John Rampton, founder and chief executive officer of Due, shares his best practices for building an online following
Getting your brand noticed online means putting yourself “out there”. That might be nerve-wracking to some, but it’s definitely worth it when it comes to your business.
Building an online brand requires more than just telling people why your product or service is great. It’s about providing tangible, industry-specific advice to your core audience and figuring out how to help the most people. The goal of online branding is to make you and/or your company well known and seen in a positive light for a specific subject.
The best way to start may sound counterintuitive: “Don’t try and sell your product. Try and help others,” says John Rampton, a serial entrepreneur and online influencer.
When Rampton first started blogging, his goal was to boost product sales at a startup he worked for. His sales increased exponentially over six months, from the 12 sales per day he made by telephoning prospects, to 240 per day thanks to his posts, and they did most of the work for him.
His secret? Just writing about problems he had experienced as an entrepreneur and the solutions he created to deal with them.
“I gained a lot more trust by not being pushy and I find my customers stay a lot longer as well,” he says.
Start small if you want big results
Rampton started out by simply posting articles on his own blog and his company websites. Realizing that his readership was limited using this strategy, he reached out to websites with larger audiences like Entrepreneur Magazine, Mashable and even his own competitors.
“If I can go to them and offer expert advice, I start gaining their audience as my following,” he says.
Rampton says readers who are scanning his articles may not even know what he does at first – and that’s not a bad thing.
He weaves his startup, Due, into the articles through gentle content marketing, creating a constant connection to the brand. But it is rarely the main focus of his content. The goal is to build trust and credibility so customers feel comfortable buying from you. And in the online marketplace, a good (or bad) reputation can travel fast.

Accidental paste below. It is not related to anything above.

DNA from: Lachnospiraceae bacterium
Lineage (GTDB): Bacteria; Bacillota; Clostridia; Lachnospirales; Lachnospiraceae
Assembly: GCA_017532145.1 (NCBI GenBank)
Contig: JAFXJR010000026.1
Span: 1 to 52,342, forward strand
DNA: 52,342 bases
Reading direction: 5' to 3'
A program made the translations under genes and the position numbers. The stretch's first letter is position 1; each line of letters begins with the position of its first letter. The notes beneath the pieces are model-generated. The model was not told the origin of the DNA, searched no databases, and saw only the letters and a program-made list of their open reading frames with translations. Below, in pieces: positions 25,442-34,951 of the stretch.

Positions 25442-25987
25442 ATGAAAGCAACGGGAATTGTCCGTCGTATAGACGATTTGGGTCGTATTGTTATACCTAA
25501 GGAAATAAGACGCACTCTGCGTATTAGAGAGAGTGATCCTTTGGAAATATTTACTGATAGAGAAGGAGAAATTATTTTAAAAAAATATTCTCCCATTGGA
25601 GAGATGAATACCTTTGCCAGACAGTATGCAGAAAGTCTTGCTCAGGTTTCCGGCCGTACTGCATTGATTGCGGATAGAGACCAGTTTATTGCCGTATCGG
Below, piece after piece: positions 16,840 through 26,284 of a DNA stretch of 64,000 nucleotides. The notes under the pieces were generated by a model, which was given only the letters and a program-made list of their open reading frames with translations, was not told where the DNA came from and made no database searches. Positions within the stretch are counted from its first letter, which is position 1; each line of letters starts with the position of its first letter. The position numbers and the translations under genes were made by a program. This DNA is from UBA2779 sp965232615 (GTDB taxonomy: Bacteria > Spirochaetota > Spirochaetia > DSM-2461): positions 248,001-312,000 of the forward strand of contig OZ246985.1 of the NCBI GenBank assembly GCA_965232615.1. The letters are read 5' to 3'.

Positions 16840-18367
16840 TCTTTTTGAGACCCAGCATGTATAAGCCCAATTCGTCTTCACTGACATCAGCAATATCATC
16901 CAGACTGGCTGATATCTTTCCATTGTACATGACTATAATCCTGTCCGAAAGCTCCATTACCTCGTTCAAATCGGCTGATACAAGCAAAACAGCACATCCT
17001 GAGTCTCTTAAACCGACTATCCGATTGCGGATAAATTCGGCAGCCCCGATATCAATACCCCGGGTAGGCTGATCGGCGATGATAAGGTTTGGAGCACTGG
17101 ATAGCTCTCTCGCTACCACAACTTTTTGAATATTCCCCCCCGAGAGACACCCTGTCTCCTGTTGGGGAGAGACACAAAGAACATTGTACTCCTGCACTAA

Rampton recommends publishing consistently and being patient as you grow your brand.
“It’s not going to happen overnight,” he says.
Publish quality content to stand out
But it’s not enough to mass-produce content. It has to be exactly what your ideal customer needs to know. “You have to actually give really unique advice”, says Rampton.
Longer, in-depth articles engage your audience more than easy clickbait with vague titles such as, “5 ways to sell better,” Rampton says. They also perform better in a Google search.
You can also pay to promote your content on the websites your customers visit and social media platforms they use. Your followers will share your content within their own networks if they like what they read.
“With today’s social media, find out what engages your followers because they can make or break a post,” says Rampton.
It can be frustrating to wait for your burgeoning online reputation to generate sales. But Rampton reminds startups to stay focussed on their content strategy and keep the needs of customers in mind.
“Always be mindful of other people.” Rampton says. “And it will always, always, always come back. Truly help others and you’ll be rewarded for it.”